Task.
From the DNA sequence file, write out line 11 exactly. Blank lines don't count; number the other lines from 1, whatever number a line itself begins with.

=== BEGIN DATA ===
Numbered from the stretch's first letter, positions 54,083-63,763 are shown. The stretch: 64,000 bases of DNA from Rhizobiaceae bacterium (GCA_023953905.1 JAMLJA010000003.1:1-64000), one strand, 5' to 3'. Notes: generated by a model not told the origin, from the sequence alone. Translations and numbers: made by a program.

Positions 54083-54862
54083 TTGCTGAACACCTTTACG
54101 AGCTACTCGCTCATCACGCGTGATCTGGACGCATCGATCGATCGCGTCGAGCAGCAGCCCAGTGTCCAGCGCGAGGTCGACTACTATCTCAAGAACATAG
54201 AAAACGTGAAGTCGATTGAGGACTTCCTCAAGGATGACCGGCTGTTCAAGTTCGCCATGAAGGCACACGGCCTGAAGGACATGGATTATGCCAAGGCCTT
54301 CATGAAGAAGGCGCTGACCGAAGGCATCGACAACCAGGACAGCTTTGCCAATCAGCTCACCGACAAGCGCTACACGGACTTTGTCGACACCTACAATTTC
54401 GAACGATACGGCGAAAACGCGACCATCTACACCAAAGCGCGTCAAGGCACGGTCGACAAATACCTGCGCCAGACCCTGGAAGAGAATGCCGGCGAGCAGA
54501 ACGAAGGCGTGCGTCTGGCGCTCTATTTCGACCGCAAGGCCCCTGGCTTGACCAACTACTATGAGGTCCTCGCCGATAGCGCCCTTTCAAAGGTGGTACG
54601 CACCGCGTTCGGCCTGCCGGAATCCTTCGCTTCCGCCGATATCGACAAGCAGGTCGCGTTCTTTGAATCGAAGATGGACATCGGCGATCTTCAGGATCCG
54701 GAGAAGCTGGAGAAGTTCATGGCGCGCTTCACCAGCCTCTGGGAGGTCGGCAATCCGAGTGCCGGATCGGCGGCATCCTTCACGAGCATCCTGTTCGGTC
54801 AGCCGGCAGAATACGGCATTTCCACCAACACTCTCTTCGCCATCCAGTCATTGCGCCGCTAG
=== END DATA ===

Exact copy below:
54801 AGCCGGCAGAATACGGCATTTCCACCAACACTCTCTTCGCCATCCAGTCATTGCGCCGCTAG